There are a lot of different areas of robotics (controls, mechanical design, dynamics, stability, motion planning, etc.). Find what you're interested in and take courses in it is the best place to start. There are several paths in robotics: mechanical design where lots hands-on projects and a portfolio helps; theory/algorithms where getting a masters/phd is helpful, also human-robot interaction where running user studies and statistics play a huge part. My advice is to do project-based work like a senior capstone and take as many robotics courses as you can. Also building robots with motors, sensors, and actuators for fun will also give you hands on design experience. Stop by a machine shop and get certified to use the equipment. That being said, I've known people who go to work after their bachelors (generally had an internship at the company or had done research as undergrads).
I personally worked in underwater robots as an undergrad and had broad exposure to going on dives, data collection, and small projects. Then I did a senior design project building a teleoperated robotic arm with force feedback. I'd taken mechatronics and loved building things. A bachelor's would have been enough to get a job at a robotics company, however, I wanted to get into design and gain a more solid foundation.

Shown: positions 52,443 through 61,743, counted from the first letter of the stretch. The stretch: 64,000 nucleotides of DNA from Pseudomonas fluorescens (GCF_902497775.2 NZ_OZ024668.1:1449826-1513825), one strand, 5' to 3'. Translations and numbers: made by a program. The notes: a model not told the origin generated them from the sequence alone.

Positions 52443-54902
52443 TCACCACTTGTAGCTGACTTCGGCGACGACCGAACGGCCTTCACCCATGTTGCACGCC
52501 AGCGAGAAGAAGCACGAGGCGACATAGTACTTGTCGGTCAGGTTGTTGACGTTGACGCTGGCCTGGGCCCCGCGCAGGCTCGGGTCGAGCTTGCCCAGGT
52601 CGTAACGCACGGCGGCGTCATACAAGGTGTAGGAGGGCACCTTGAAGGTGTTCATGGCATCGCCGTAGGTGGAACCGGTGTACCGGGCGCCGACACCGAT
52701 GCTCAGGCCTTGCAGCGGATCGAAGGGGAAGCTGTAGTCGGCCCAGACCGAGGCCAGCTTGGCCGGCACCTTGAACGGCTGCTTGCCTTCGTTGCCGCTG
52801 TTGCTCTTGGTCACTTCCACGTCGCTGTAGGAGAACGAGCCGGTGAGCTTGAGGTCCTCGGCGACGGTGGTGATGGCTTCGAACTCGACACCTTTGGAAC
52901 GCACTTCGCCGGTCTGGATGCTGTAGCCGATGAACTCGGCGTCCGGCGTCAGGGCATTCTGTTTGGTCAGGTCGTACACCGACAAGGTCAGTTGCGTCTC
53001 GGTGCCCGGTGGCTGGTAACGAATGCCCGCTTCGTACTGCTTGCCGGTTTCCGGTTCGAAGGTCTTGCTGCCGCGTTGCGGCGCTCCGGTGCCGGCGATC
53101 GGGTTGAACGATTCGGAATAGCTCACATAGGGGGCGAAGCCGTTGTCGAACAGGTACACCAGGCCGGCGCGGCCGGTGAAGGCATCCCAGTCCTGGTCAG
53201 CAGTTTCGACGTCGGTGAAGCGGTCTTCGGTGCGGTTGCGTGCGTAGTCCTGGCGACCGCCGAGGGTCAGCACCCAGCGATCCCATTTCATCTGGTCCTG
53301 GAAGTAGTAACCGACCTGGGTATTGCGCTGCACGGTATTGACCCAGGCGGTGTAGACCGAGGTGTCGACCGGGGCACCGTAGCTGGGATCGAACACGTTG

Robotics is a specialized field with a lot of math and theory behind it. I would strongly advocate a masters. It gives you more exposure, more training and projects, and will enable you to ask for a higher salary. If you're interested in working in a research lab or becoming faculty, go for the PhD. Most companies who specialize in robotics are heavily focused on design and product development and have more of a mechanical engineering background.
This response was contributed by Dr. Fitzgerald's friend Ms. Carol E. Reiley, PhD Candidate, Computer Science, Johns Hopkins University.